All that the favorable job statistics for college graduates tell us is that having a degree positions you better in the job market compared with people who do not have those credentials. Many employers who need workers for jobs that require only basic abilities and a decent attitude now screen out people who don’t have college degrees. Companies looking to hire for positions such as sales supervisor and rental car agent, for instance, often state that they’ll only consider applicants who’ve graduated from college. What they studied or how well they did is largely beside the point.

The college degree has become so ubiquitous that many companies know they can fill their needs without interviewing applicants who are presumably less capable and somewhat harder to train just because they haven’t been through the college mill. Consequently, people without degrees are increasingly confined to the shrinking, low-pay sectors of the labor market—unless they can succeed in one of the remaining fields where ability counts for everything, such as entrepreneurship, sports, and entertainment.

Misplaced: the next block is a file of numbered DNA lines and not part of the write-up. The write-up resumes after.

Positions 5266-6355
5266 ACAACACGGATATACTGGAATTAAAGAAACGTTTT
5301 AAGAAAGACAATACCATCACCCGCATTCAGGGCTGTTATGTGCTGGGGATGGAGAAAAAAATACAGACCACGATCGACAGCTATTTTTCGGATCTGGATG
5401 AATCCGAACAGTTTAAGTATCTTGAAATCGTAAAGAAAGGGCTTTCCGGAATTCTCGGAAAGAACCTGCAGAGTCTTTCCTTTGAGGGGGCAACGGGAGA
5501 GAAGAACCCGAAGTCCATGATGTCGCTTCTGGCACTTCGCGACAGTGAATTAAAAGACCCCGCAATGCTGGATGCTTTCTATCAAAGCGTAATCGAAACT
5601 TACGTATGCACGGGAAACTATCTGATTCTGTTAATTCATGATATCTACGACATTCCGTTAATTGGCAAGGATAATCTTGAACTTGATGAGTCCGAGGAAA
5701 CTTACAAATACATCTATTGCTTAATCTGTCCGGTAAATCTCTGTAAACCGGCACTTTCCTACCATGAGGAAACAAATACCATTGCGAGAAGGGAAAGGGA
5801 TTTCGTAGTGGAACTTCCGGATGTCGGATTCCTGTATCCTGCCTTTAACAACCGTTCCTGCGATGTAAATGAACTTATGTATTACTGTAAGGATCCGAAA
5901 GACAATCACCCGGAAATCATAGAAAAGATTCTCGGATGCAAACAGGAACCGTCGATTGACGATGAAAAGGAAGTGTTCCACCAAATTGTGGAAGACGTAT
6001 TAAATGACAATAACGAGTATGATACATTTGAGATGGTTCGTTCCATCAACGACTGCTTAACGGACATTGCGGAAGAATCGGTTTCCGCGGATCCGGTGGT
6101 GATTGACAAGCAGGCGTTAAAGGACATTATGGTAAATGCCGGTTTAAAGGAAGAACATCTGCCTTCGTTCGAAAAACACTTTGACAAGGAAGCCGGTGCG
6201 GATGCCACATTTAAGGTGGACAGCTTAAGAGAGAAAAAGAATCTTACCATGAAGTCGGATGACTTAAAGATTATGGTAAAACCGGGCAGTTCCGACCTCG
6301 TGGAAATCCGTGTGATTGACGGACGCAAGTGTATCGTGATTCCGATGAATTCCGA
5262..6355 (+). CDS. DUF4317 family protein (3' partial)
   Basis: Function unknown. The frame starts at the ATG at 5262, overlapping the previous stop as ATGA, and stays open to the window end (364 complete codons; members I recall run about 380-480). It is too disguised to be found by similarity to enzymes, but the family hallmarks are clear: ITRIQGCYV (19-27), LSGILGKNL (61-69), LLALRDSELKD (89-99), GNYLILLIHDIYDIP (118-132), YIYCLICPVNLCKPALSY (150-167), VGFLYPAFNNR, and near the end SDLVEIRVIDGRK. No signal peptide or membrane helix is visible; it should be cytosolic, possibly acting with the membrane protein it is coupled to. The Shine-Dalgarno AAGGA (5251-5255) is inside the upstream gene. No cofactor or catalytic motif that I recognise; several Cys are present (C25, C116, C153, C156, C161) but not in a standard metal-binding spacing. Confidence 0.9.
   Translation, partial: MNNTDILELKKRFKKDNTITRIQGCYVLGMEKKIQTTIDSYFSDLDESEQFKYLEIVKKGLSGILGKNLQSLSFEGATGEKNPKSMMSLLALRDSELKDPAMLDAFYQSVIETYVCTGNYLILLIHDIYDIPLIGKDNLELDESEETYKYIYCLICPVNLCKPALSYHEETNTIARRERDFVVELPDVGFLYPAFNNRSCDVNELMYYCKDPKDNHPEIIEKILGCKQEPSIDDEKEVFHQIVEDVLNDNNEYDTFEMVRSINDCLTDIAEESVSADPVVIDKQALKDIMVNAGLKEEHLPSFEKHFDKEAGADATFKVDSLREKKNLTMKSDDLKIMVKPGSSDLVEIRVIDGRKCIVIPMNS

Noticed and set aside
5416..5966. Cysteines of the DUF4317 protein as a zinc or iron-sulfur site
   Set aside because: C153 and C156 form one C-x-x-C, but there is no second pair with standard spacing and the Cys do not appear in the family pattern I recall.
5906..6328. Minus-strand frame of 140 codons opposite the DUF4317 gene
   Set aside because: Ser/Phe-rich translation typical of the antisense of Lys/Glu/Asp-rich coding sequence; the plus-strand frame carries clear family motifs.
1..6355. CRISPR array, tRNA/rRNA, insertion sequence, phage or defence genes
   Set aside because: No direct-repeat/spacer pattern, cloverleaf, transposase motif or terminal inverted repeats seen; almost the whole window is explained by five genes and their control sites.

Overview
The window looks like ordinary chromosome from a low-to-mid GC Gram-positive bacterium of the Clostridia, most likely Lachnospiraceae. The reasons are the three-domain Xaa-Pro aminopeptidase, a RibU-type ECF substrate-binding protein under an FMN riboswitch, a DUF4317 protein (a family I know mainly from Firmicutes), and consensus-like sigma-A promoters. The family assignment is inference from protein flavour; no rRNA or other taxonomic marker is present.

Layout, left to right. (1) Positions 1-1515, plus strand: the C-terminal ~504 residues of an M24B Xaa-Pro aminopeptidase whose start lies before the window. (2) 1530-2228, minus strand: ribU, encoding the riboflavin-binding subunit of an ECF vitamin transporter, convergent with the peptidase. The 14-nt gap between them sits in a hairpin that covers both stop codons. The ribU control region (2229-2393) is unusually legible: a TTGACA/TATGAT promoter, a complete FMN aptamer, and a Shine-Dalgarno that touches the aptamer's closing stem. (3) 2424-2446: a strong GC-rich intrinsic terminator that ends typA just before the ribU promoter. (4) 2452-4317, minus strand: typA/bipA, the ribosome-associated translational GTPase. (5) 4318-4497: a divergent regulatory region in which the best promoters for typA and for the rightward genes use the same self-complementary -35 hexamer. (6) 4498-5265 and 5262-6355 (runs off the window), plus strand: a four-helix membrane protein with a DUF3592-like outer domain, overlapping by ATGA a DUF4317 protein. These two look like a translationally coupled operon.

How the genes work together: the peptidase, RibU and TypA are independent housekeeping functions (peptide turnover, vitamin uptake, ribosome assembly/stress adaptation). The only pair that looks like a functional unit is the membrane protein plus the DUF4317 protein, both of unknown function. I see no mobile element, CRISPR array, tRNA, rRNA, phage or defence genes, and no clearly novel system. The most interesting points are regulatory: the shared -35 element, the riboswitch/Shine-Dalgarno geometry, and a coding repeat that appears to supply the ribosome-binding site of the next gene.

Pointing to the better employment prospects for people who have a college degree is irrelevant to the cost-versus-benefit debate. The college grad group contains most of the highly skilled, ambitious segment of the population, while the non-college group contains many of the least skilled and ambitious. Moreover, a great many jobs are foreclosed to those without degrees, while there is no corresponding discrimination against workers with them. Of course grads have higher employment rates, but that isn’t in dispute.

I am certainly not denying that many young Americans make great “human capital” strides as a result of their college studies. The point that the Pope Center and other doubters have been making, rather, is that we have so oversold higher education that a high percentage of students gain little or nothing from college except debt.